Topic: Latest in Health Law

HIPAA in the Age of Ransomware

According to a recent US Government Interagency report, ransomware is the fastest growing malware threat, targeting users of all types, including health care facilities. This past spring, for example, the WannaCry ransomware crippled the UK’s National Health Service and drove hospitals in Connecticut to take action to secure their systems against the virus. And just…

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Thinking of Becoming a Concierge Practice? Some Legal Issues to Consider

Many primary care physicians are transitioning their practices to a “concierge” model, sometimes called “Direct Primary Care” or “Retainer” practice. In a concierge practice, patients pay a fixed annual or monthly fee to receive certain non-medical services in addition to the usual professional services rendered by physicians. Concierge services include such “extras” as same-day or…

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Connecticut Certificate of Need Bill Advances After Spirited Debate and Some (But Possibly Not All) Amendments

As reported in our last post, the General Assembly’s Joint Committee on Public Health took up Senate Bill No. 795, An Act Establishing the Office of Health Strategy and Improving the Certificate of Need Program. At a packed hearing on March 20, 2017, the Committee heard from nearly 40 interested parties who submitted written statements…

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Are Big Changes Looming for Connecticut’s CON Law?

Health care providers both inside and outside of Connecticut will have their eyes trained on the General Assembly’s Joint Committee on Public Health next week when it takes up Governor’s Bill No. 795, An Act Establishing the Office of Health Care Strategy and Improving the Certificate of Need Program. The Bill represents the culmination of…

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Connecticut CON Task Force Issues Final Report

A major purpose of the Certificate of Need (“CON”) Task Force established by Governor Malloy last February was to deliver recommendations on how to improve the existing CON program in light of the evolving health care industry and changing market conditions. On January 13, 2017, after eight months of meetings, the Task Force issued a…

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Joint Commission Confirms Ban on Texting of Patient Care Orders

After briefly considering a reversal of its prohibition on texting orders, The Joint Commission (TJC), in consultation with the Centers for Medicare & Medicaid Services (CMS), announced last month that its ban would continue indefinitely. In the May issue of TJC’s Perspectives publication, TJC announced that it was removing its ban on texting orders for patient…

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CT Hospitals Have New Patient Disclosure Requirements Beginning in 2017

Beginning January 28, 2017, Connecticut hospitals must start notifying patients who schedule certain non-emergency diagnoses or procedures of their right to request related cost and quality information. This new requirement applies to patients whose diagnoses and procedures are included in the annual report issued jointly by the Connecticut Insurance Department (CID) and Department of Public…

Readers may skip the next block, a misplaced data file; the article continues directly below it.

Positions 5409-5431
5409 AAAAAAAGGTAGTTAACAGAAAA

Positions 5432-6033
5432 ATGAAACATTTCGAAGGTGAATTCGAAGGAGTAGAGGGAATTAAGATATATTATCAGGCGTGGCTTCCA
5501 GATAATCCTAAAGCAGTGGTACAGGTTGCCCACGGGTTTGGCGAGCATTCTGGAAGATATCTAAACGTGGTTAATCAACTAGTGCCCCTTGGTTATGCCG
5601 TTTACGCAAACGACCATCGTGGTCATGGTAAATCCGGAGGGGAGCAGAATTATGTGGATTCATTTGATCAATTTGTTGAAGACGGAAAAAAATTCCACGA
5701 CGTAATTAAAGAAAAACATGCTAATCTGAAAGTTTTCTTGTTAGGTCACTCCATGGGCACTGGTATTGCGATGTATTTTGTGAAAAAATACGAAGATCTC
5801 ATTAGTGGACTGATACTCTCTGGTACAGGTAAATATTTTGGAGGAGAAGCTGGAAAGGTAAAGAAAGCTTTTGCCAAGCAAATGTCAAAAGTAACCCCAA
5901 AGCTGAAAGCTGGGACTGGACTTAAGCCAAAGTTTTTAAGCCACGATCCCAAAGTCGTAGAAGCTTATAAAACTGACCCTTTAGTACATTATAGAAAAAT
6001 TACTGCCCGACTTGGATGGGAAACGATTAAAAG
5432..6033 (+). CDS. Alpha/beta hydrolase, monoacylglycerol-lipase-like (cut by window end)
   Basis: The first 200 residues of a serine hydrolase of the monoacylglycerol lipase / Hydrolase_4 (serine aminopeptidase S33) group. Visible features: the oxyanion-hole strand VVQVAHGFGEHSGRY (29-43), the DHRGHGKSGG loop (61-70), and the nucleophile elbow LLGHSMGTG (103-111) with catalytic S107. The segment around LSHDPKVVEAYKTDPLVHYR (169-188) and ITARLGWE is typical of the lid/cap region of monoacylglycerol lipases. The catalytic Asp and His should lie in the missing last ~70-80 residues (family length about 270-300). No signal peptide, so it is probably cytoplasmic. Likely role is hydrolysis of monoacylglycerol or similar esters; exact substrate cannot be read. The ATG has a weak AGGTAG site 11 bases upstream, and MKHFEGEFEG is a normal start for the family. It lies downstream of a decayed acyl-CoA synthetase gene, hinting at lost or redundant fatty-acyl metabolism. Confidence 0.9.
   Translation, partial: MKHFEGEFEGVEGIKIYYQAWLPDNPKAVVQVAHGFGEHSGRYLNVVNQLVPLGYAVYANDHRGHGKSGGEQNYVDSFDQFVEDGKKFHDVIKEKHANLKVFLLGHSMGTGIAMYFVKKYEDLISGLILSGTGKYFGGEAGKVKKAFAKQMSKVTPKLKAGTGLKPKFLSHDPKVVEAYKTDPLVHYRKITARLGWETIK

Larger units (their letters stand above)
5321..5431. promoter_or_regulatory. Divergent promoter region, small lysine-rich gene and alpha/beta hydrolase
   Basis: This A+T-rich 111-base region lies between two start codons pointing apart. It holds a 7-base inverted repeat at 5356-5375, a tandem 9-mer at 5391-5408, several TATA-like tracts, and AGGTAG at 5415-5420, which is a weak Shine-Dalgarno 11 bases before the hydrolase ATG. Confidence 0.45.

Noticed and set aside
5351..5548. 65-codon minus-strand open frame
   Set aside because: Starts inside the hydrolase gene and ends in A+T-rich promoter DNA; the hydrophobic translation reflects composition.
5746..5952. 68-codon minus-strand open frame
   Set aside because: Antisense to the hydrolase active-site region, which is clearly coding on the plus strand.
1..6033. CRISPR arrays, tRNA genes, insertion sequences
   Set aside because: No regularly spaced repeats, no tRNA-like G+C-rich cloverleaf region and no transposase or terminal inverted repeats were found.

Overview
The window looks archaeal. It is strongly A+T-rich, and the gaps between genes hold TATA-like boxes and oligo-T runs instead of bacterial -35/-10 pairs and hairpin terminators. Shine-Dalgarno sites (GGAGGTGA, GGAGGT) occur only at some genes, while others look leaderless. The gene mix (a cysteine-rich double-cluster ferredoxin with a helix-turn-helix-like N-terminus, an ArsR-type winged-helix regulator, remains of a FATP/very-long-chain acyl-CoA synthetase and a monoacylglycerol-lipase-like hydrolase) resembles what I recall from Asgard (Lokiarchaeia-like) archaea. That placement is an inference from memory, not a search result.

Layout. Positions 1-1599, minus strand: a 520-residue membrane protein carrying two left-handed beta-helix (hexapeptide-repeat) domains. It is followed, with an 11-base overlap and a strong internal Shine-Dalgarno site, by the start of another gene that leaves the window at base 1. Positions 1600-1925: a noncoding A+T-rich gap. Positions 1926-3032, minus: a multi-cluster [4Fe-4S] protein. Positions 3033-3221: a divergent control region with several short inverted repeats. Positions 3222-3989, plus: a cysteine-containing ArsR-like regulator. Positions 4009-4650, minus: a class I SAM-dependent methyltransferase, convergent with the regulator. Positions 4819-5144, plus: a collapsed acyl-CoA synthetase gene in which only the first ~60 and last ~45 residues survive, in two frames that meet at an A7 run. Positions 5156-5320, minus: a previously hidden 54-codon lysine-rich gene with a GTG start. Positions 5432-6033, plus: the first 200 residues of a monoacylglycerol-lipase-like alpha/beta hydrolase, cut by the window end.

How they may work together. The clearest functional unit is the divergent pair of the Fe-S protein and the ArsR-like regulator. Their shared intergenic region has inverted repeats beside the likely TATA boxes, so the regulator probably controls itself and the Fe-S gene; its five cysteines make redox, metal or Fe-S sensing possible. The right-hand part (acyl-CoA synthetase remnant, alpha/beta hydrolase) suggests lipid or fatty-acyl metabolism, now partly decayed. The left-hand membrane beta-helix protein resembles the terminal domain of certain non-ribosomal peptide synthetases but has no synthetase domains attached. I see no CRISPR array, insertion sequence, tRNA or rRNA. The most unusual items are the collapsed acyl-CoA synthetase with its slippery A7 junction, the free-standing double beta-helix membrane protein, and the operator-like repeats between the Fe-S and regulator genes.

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Landmark Mental Health Bill Creates Unique Opportunity for Connecticut Providers

Something refreshing actually came out of the U.S. Congress last week. In a rare display of bipartisanship, the Senate voted 94 to 5 to pass the 21st Century Cures Act, which is being called the most comprehensive mental health system reform legislation in the last 50 years. Sponsored by Connecticut Sen. Chris Murphy, the bill…

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Hospitals, Physician Practices and Clinics are Reminded to Post New Non-Discrimination Notice

Hospitals, physician practices and other health care providers that receive federal financial assistance, which includes receiving reimbursement from Medicare Parts A, C and D and/or Medicaid, are reminded to post new non-discrimination notices required under the Patient Protection and Affordable Care Act (the “ACA”). Background While the prohibition on discrimination has been in effect since…

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Cefaratti v. Aranow – Connecticut Hospitals May Be Vicariously Liable for Negligence of Non-Employee Physicians

The Supreme Court of Connecticut recently issued an important decision that could significantly increase a hospital’s liability for the negligence of physicians who have privileges at, but are not directly employed by, the hospital. In Cefaratti v. Aranow, the court finally resolved an issue that had resulted in conflicting decisions in the lower courts, and…

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